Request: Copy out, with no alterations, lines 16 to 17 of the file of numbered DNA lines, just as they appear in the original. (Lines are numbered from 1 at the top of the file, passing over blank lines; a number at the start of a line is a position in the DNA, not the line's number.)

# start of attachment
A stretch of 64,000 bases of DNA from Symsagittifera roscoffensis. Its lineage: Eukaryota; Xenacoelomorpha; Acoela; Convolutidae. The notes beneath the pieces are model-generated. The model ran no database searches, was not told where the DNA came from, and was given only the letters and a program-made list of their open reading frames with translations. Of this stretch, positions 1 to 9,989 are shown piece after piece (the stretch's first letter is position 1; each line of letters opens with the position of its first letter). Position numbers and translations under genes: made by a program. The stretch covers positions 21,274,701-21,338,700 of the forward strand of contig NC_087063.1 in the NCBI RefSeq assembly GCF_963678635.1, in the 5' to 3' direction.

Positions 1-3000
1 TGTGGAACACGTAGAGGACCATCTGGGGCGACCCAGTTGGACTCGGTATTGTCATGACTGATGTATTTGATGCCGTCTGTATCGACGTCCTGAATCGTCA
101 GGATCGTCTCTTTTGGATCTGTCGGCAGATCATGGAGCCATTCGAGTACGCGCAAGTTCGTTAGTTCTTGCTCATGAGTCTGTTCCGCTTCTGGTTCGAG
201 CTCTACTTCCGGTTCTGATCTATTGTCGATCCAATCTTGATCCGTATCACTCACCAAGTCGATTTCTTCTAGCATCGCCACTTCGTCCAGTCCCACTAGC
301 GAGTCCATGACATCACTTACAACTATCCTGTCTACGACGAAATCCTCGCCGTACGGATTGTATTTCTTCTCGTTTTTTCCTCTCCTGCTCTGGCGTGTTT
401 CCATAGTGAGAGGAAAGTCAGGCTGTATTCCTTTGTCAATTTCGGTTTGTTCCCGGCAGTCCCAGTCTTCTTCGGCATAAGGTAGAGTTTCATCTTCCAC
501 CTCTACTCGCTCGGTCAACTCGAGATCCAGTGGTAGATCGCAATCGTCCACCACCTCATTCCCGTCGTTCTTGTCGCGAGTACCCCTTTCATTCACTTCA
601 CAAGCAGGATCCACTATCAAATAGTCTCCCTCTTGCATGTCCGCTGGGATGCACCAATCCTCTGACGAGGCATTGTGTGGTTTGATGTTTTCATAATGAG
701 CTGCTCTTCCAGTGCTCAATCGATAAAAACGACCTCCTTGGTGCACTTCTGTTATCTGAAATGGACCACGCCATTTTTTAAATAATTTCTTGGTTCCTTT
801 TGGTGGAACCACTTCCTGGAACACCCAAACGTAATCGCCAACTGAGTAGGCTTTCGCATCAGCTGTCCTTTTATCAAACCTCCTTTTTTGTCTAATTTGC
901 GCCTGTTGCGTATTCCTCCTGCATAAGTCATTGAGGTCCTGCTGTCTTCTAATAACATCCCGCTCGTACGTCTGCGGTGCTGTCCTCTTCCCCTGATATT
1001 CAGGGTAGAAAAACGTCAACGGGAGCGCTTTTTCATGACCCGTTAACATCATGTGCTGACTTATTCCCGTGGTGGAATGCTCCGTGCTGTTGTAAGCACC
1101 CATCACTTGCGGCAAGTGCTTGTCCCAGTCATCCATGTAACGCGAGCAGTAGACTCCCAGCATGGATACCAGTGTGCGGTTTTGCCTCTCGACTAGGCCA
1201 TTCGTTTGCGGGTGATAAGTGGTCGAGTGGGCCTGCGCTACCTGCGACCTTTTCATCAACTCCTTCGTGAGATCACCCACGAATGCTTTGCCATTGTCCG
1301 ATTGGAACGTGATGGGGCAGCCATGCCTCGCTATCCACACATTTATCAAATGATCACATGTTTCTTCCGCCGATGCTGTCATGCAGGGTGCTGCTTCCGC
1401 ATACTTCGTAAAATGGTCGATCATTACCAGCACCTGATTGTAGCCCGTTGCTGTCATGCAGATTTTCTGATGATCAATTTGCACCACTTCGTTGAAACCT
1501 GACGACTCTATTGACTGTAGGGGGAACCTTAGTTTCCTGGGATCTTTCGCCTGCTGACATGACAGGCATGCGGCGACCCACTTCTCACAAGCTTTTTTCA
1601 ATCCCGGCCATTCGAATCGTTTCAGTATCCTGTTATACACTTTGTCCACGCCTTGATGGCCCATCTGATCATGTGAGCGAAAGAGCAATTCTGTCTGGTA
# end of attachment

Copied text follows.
1301 ATTGGAACGTGATGGGGCAGCCATGCCTCGCTATCCACACATTTATCAAATGATCACATGTTTCTTCCGCCGATGCTGTCATGCAGGGTGCTGCTTCCGC
1401 ATACTTCGTAAAATGGTCGATCATTACCAGCACCTGATTGTAGCCCGTTGCTGTCATGCAGATTTTCTGATGATCAATTTGCACCACTTCGTTGAAACCT